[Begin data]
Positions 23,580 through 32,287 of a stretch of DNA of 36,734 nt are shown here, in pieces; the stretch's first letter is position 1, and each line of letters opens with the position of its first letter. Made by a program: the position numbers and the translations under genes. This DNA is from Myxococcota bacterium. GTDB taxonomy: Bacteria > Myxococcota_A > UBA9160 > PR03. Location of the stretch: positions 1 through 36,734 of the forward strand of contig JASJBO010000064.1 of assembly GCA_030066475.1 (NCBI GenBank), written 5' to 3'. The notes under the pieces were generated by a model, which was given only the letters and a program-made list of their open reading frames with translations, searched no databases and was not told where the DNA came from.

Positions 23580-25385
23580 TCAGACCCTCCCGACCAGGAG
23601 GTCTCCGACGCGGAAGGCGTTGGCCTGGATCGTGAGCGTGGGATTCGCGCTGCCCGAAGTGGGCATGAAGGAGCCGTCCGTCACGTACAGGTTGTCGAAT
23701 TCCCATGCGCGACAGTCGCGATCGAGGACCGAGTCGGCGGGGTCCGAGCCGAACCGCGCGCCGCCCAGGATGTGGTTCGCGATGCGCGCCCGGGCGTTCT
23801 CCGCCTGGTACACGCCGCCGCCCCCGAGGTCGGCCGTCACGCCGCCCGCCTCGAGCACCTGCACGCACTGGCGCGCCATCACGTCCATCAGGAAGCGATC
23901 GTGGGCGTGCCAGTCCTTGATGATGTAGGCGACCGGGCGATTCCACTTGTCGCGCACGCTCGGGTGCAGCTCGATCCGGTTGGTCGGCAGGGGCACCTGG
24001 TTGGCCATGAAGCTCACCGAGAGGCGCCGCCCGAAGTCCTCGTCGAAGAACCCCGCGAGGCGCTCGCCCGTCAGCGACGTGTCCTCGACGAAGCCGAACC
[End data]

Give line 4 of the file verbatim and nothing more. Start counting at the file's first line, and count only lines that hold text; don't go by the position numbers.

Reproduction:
23601 GTCTCCGACGCGGAAGGCGTTGGCCTGGATCGTGAGCGTGGGATTCGCGCTGCCCGAAGTGGGCATGAAGGAGCCGTCCGTCACGTACAGGTTGTCGAAT